Don’t call me a farmer.
The term farmer is tied up with all sorts of myth, entitlement and guilt. Thousands of words of poetry, song, prose, and countless McLeod’s Daughters box sets have been produced chronicling the heroic struggle to tame the bush and carve a living from the land. Years of selective breeding, careful husbandry of bloodlines to get the right progeny.
The Tax Office call me a farmer, but I have never liked them. I maintain a good relationship with them because I hear they can be real bastards, not as bad a banks though.
My mates call me a farmer but not in a nice way, something to do with my relationship with the Tax Office.
The ABS call me a farmer and send me forms to fill out and threaten me if I don’t complete them.
I don’t call myself a farmer, but will answer to: son of the soil, hillbilly, or primary producer. I grow food and sell it at a profit.
I now live on the property but for the first 10 years of operation I lived and worked somewhere else. I have owned the land for 20 years. I have an affection for and connection with this piece of flogged-out scrub, but only in the sense of what has been created and achieved. Sort of how an artist or a craftsperson might look at a finished work. I also have some chronic back pain to remind me not to get too romantic.
The business was developed with sound planning and research, sweat equity, patience, the support of friends and family and almost non existing capital; my experience tells me that hope, thoughts and prayers are not good business planning tools.
The biggest threats to the viability and sustainability of the business have been directly linked to a changing climate, exacerbated by uninterested governments. The rising average temperatures mean pests and diseases kept out of our island state by our legendary cold winters can now make a beach head.
Blueberry rust and Queensland fruit fly incursions once considered almost incapable of getting a foothold in chilly Tasmania are now a thing. Since 2014, biosecurity officers have visited the farm more than my friends have. Yet isolation is still the best protection from pests and diseases.
Despite living in an isolated part of an isolated island, we are impacted by globalisation. Globalisation should mean we all have the same opportunities to sell our produce, not all having the same pests and using the same chemicals.
Finally, cracks are appearing in the crusty, weather-beaten exterior of agri-politics. As Leonard Cohen told us in his final stanza, cracks allow the light to get in.
Finally, farmers living in prolonged drought are asking questions about climate change. I think it’s too late for them and too little from the rural leadership. We are through the looking glass now, where climate change deniers are given bigger platforms than established experts. Farmers don’t like change so have been easy targets for the collection of hucksters, paid urgers and tub thumpers doing the rounds, but I don’t want to focus on One Nation and its lesser partners, the Nats.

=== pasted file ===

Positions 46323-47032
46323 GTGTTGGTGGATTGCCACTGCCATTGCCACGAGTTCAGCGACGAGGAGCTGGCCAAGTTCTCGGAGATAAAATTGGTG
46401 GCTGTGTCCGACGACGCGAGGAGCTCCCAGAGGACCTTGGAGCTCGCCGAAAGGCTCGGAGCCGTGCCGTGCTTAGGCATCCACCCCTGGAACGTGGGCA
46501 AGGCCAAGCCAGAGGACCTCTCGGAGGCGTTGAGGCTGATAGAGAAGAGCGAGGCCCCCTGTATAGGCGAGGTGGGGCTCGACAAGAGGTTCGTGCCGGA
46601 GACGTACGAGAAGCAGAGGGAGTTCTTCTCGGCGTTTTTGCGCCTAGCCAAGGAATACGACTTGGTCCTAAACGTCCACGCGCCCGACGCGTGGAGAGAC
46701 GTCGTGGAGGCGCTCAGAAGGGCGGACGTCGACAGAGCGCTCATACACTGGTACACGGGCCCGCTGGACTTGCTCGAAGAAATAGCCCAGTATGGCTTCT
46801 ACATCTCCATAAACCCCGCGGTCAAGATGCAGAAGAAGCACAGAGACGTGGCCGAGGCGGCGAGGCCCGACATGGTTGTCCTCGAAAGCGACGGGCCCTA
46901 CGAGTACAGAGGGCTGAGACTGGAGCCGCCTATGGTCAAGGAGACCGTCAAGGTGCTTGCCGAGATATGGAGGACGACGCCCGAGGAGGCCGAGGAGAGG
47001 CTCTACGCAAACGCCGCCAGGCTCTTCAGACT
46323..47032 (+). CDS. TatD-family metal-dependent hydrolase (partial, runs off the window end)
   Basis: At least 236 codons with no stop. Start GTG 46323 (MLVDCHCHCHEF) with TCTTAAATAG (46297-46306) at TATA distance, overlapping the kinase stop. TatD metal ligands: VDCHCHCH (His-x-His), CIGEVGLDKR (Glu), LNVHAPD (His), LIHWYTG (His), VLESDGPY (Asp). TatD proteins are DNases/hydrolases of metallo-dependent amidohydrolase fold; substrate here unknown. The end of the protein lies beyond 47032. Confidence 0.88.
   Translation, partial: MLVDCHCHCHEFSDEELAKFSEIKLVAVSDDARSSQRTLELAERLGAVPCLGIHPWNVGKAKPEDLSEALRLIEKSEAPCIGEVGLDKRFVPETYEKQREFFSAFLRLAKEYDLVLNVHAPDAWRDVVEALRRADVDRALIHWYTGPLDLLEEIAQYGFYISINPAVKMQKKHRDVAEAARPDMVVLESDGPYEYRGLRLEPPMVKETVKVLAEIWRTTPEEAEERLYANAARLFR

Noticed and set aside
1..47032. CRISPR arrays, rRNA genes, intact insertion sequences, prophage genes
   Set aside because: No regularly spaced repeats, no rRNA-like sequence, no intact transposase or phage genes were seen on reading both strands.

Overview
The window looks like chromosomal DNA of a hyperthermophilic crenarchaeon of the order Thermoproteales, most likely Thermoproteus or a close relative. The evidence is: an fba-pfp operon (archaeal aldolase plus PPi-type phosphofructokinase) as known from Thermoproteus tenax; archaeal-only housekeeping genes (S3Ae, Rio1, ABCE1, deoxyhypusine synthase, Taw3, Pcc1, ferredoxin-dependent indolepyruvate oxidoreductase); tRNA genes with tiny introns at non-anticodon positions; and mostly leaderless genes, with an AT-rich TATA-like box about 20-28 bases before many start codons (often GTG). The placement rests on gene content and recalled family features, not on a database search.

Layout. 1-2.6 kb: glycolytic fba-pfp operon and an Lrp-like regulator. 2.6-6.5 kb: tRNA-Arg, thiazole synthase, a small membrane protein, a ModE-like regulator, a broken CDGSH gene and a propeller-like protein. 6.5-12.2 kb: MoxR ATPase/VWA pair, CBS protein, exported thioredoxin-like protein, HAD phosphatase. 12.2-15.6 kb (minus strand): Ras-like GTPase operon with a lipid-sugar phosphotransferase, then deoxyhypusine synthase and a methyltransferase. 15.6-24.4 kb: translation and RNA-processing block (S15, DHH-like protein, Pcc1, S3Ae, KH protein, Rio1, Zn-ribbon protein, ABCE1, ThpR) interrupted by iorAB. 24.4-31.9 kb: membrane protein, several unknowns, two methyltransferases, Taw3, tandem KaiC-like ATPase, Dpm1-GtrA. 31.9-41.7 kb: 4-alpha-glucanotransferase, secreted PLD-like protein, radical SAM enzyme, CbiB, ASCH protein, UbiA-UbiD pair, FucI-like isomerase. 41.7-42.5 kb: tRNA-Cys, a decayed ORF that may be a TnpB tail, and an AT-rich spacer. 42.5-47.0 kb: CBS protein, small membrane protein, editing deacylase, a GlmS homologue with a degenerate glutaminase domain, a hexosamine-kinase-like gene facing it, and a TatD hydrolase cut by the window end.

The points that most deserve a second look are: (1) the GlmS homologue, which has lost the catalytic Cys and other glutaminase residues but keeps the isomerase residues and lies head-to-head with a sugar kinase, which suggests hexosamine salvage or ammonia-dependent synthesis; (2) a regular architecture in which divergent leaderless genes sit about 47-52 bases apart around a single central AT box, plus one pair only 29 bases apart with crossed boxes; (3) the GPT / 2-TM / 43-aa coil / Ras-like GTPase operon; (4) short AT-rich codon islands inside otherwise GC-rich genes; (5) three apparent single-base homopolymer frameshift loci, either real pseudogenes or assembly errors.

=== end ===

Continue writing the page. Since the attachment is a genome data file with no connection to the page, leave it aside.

When we were working with small communities to create local jobs in the 1990s, my boss and mentor fed me a maxim: ‘If I feed the poor, they call me a saint, if I ask why the poor are poor, they call me a socialist’. My take on that these days is: ‘If I donate hay for drought affected farmers, I am a good bloke (same as saint in Australian). If I ask questions about anthropogenic climate change, I am a greeny dog (Australian for socialist).’
It is reasonable that in a once-great country which prided itself on the concept of the fair go, that we support our rural brothers and sisters during tough times. It is also reasonable to support them during times of great change and upheaval brought about by climate change.
Industry packages have been used to transition people, business and communities from failing sectors to a new future. These packages have had mixed success, but with the best will and proper engagement they can succeed.
In Tasmania in the late 60s early 70s, orchardists were paid to pull out their fruit trees because the traditional markets were destroyed by the England joining the European Common Market (spooky eh?).
Rather than look for other market closer to home, the orchardists fired up the D7, ripped the trees out and ran a few cattle and sheep. It’s hard to believe today when you see our fruit exports to China.
Can we pay farming families to leave a farm that has been in the family for generations? Not first up. Take them through a process to identify any other sustainable opportunities, put a plan together and resource it: solar farms, growing trees for carbon sinks, agri/cultural tourism—or heaven forbid, give it back—there are no dumb ideas, only dumb people who refuse to look the future in the eye.
My view is that if you can’t sustainably farm and make a living without killing yourself, burdening the next couple of generations with debt and guilt, and stuffing the environment, then you should leave, get a job, retrain if you have to, and have a life.
Wanna buy a farm? I am getting out, because while you can always make more money, you can’t make more time.
Steve Beams is an organic blueberry producer.